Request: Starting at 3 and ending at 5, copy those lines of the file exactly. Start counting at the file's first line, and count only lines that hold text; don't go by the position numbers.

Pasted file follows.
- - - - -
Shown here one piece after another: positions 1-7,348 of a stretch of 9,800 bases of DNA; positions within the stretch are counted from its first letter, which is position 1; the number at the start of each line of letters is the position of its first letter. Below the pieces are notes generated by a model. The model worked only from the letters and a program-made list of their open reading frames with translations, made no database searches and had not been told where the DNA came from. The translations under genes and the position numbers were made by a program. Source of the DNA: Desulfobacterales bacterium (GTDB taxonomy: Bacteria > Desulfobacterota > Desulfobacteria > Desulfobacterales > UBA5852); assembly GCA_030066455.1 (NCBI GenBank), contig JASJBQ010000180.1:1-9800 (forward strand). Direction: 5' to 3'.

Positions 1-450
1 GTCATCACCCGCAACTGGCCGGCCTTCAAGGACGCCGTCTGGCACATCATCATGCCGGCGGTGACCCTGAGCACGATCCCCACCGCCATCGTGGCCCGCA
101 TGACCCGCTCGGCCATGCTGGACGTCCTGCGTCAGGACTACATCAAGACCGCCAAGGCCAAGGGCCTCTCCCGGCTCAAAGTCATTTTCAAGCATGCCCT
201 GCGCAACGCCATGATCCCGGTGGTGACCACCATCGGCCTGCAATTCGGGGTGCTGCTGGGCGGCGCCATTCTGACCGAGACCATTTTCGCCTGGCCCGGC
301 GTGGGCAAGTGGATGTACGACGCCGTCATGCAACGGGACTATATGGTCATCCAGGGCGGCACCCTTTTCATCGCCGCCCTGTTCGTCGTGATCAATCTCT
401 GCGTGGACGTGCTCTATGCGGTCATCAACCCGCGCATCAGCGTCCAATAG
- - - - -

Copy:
1 GTCATCACCCGCAACTGGCCGGCCTTCAAGGACGCCGTCTGGCACATCATCATGCCGGCGGTGACCCTGAGCACGATCCCCACCGCCATCGTGGCCCGCA
101 TGACCCGCTCGGCCATGCTGGACGTCCTGCGTCAGGACTACATCAAGACCGCCAAGGCCAAGGGCCTCTCCCGGCTCAAAGTCATTTTCAAGCATGCCCT
201 GCGCAACGCCATGATCCCGGTGGTGACCACCATCGGCCTGCAATTCGGGGTGCTGCTGGGCGGCGCCATTCTGACCGAGACCATTTTCGCCTGGCCCGGC